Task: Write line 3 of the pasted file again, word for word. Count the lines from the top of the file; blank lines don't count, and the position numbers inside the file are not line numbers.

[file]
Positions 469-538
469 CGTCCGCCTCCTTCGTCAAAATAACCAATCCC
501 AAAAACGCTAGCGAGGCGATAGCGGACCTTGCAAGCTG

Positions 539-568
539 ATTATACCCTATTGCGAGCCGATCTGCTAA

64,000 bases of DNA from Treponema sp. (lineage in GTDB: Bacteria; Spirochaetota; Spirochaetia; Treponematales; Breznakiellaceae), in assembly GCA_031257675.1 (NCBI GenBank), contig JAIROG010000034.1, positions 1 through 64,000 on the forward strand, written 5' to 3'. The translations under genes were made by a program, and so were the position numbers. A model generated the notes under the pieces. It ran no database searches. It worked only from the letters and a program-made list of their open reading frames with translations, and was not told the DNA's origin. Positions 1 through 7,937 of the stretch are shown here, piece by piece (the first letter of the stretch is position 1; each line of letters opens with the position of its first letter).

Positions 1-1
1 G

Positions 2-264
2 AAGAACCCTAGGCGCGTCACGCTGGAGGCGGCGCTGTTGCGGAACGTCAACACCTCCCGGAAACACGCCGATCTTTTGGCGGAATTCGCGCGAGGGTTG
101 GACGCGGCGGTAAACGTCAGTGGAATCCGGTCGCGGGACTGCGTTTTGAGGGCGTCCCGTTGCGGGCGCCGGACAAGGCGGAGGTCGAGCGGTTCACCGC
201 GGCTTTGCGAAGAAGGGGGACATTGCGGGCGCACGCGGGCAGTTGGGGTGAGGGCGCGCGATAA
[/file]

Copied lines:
501 AAAAACGCTAGCGAGGCGATAGCGGACCTTGCAAGCTG